Atlantic City Boardwalk Holocaust Memorial  
 
   
History

Since 2002, when Rabbi Gordon Geller first got the idea from Ed Colanzi, an Atlantic City official and World War II veteran, to build a holocaust memorial, he envisioned that the Atlantic City Boardwalk Holocaust Memorial (ACBHM) would capture the attention of millions of visitors to Atlantic City each year.

 This visionary focus is to reach-out to those people who are unlikely to read about the Holocaust or to go a Holocaust memorial.  Instead, Rabbi Geller wants to invite the 10 million people from all backgrounds and nationalities who will walk past our site on the Atlantic City Boardwalk each year to come see a contemplative place where we’re reminded that genocide is with us even today.

To reflect the ACBHM’s desire for multi-cultural and interfaith support, Rabbi Geller first enlisted the help of Kaleem Shabazz, Communications Director of Masjid Mohammed’s Islamic Center of Atlantic City.

On January 28, 2007, Rabbi Geller along with Rabbi Shalom Plotkin, The Reverend Richard Wingate, Mr. Ed Colanzi, Samual Lashman, Esquire, Ms. Jane Stark, and Mr. Herman Zell formed the Atlantic City Boardwalk Holocaust Memorial, Inc. a non-profit Section 501(c)(3) New Jersey corporation.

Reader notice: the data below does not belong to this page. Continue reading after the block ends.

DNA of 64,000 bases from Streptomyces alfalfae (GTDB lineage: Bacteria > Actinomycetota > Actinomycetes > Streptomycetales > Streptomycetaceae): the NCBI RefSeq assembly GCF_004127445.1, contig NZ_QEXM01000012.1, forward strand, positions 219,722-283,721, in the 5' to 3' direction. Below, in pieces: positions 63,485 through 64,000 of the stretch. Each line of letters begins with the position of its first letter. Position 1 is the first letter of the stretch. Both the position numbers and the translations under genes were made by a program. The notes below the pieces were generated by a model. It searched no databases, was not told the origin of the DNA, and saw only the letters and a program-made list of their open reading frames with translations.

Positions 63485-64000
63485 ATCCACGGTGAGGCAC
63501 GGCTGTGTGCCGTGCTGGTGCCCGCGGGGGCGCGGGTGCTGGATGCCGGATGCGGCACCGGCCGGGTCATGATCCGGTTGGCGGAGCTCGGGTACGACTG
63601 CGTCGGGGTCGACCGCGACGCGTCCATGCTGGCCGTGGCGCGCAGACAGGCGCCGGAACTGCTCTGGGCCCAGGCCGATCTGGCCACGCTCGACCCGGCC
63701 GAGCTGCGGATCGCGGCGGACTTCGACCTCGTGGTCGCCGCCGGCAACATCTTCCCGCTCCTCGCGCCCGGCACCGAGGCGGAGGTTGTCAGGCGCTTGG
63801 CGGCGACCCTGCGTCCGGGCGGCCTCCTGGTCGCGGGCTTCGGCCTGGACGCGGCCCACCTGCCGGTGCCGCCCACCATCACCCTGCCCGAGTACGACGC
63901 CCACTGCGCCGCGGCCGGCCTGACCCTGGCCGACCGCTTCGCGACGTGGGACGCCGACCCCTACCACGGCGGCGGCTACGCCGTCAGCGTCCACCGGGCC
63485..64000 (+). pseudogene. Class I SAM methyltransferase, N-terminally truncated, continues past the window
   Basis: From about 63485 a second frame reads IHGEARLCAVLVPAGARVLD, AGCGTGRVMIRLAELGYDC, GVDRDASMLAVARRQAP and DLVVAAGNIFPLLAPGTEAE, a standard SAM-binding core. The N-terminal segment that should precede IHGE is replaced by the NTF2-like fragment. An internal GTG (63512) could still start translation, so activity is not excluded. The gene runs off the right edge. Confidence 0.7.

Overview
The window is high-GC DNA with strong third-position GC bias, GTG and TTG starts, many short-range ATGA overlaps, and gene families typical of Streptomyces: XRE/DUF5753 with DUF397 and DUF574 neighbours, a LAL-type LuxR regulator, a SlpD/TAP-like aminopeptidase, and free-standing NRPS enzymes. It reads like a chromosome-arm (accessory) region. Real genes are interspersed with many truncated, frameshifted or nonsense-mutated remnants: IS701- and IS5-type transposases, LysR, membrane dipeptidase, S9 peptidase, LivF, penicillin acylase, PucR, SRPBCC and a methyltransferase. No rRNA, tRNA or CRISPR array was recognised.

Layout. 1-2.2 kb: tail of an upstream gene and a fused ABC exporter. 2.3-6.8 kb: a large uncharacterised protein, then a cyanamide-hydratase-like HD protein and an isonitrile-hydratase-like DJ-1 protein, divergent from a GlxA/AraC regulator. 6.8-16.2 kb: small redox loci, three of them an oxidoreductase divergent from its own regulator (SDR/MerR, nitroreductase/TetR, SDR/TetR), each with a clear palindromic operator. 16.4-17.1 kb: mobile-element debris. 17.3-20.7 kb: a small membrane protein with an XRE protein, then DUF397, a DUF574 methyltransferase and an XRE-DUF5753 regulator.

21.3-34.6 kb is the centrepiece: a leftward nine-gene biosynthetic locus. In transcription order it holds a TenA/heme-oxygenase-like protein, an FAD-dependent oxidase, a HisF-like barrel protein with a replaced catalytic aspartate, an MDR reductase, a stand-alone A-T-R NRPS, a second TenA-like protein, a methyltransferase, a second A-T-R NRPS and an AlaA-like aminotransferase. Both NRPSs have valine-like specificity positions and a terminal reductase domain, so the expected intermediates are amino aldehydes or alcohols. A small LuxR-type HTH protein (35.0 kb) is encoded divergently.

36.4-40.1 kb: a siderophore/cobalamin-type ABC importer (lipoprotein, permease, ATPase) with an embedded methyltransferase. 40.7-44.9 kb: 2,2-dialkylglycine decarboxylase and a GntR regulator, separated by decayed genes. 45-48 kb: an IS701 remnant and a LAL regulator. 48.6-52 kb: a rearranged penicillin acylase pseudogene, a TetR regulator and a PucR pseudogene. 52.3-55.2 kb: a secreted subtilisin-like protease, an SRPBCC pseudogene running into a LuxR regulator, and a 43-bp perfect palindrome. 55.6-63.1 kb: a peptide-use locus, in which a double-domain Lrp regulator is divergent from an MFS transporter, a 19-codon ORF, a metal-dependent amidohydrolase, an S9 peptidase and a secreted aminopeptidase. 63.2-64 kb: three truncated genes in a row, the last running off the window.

In the spring of 2008 the government of Atlantic City donated the boardwalk site, The Nadine Boggs Carpenter Pavilion on the Boardwalk between New York and Kentucky Avenues, for use by the ACBHM.

As noted by Dr. Paul B. Winkler, Executive Director of the NJ Commission on Holocaust Education in June, 2008, “The completion of this monument will greatly assist the NJ Commission on Holocaust Education in meeting the educational and legislative mandate that all students must learn about the Holocaust and genocide.  I can envision many school groups visiting the memorial.  With the development of a teacher guide developed cooperatively with the Commission, the Holocaust Resource Center at The Richard Stockton College and local educators, the visit will be educational and emotional.  The Holocaust Commission will provide technical support as necessary and educational input for the exhibit.  The thousands of people each day that pass and view the monument will learn, care and hopefully do something about genocide and prejudice today.”

Between November 2010 and March 2011, an open design competition, with Dr. Jon Fox as Chairperson, received over 700 submissions from 55 countries for an independent jury’s selection.  The winning design, “Fractured Landscape,” by Patrick Lausell and Paola Marquez was chosen.

The ACBHM is now concentrating on finalizing the architectural design so that building of the Memorial can begin in 2012.  Our devout hope is to complete the Atlantic City Holocaust Memorial in 2013.